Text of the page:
videos + essays

Over the next two years, Seeing America will grow to include 100 videos, 18 essays, quizzes, discussion questions and lesson plans.

The U.S. Civil War, sharpshooters and Winslow Homer
The U.S. Civil War, sharpshooters and Winslow Homer

Homer wrote that the sharpshooter's role was "as near to murder as anything I can think of."

Vertis Hayes, <em>The Lynchers</em>
Vertis Hayes, The Lynchers

A horrifying painting of racial violence that can help us see where we are and where we need to be in terms of tolerance and empathy

Photographing the Battle of Gettysburg: Timothy O’Sullivan’s <em>A Harvest of Death</em>
Photographing the Battle of Gettysburg: Timothy O’Sullivan’s A Harvest of Death

One of the most famous landscape photographs showing the horrible aftermath of the Battle of Gettysburg.

Nast and Reconstruction: understanding a political cartoon
Nast and Reconstruction: understanding a political cartoon

Thomas Nast's cartoon urges its viewers to confront white supremacy.

Nativism and the Know-Nothing Party: American Art in Context
Nativism and the Know-Nothing Party: American Art in Context

The Know-Nothings: a short-lived party with long-term influence.

John Brown’s “tragic prelude” to the U.S. Civil War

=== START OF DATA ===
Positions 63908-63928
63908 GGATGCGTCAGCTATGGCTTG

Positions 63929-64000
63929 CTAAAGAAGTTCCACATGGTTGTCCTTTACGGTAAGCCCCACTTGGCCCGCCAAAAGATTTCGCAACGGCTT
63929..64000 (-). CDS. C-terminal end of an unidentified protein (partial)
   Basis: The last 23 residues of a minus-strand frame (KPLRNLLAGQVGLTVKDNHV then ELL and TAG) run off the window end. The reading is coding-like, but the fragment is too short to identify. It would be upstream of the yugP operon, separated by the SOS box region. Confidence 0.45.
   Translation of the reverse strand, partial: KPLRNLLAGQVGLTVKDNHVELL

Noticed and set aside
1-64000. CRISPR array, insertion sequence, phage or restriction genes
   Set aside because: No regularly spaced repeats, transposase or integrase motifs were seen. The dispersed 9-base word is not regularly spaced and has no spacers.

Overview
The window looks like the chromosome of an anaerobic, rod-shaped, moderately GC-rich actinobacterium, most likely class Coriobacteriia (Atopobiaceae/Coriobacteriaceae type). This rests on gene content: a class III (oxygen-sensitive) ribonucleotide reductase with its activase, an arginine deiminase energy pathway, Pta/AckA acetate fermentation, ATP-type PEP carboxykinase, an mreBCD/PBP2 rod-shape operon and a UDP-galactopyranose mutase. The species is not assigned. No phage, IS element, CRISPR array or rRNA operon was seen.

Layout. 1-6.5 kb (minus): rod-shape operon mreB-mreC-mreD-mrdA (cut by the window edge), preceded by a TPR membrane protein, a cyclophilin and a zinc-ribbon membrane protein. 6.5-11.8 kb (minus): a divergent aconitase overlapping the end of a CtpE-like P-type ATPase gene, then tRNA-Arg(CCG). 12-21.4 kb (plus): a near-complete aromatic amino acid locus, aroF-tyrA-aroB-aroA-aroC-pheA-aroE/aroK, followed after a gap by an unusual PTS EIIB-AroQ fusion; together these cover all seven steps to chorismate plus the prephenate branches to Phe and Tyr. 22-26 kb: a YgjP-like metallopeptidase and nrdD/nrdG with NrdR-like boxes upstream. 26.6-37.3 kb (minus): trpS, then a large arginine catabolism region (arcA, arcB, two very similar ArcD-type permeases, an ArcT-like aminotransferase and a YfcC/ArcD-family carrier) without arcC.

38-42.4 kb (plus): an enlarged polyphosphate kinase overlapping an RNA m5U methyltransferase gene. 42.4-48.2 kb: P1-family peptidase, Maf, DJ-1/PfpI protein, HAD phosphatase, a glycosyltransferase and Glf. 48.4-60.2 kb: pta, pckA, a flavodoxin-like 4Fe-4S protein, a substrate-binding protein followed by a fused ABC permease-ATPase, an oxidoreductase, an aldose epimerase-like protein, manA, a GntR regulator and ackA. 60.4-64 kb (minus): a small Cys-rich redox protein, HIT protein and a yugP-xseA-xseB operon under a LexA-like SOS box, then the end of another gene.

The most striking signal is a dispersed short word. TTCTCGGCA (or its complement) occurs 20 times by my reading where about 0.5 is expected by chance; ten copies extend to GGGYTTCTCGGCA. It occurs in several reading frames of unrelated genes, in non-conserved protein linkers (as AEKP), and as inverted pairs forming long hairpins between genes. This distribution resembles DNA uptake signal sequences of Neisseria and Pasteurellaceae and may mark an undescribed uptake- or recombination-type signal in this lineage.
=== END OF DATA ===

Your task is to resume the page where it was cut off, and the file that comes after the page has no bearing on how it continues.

John Brown’s “tragic prelude” to the U.S. Civil War

Martyr. Murderer. Prophet. Madman. All of these words have been used to describe John Brown, the fiery abolitionist.

Revisiting a frozen sea
Revisiting a frozen sea

A Hudson River School artist looks north

Cotton, oil, and the economics of history
Cotton, oil, and the economics of history

Sail, steam, cotton, and oil — the engines of the American economy.

Lilly Martin Spencer, <em>The Home of the Red, White, and Blue</em>
Lilly Martin Spencer, The Home of the Red, White, and Blue

How women contributed to the repairing a country that had been torn apart.

Teaching guide<br>Thomas Moran, <em>Grand Canyon of the Yellowstone</em>
Teaching guide
Thomas Moran, Grand Canyon of the Yellowstone

Thomas Moran's painting of Yellowstone exemplifies the complex factors that characterized U.S. westward expansion and economic development after the Civil War. Railroads, government policies, and violence against Native American communities were all intertwined with the creation of the first national park.
APUSH: KC-6.2.II.A, KC-6.2.II.D

From quills to beads: the bandolier bag
From quills to beads: the bandolier bag

The bandolier bag and the story of forced migration

The painting that inspired a National Park
The painting that inspired a National Park

Painting, photography, and the railroad come together to preserve a topography unique in the world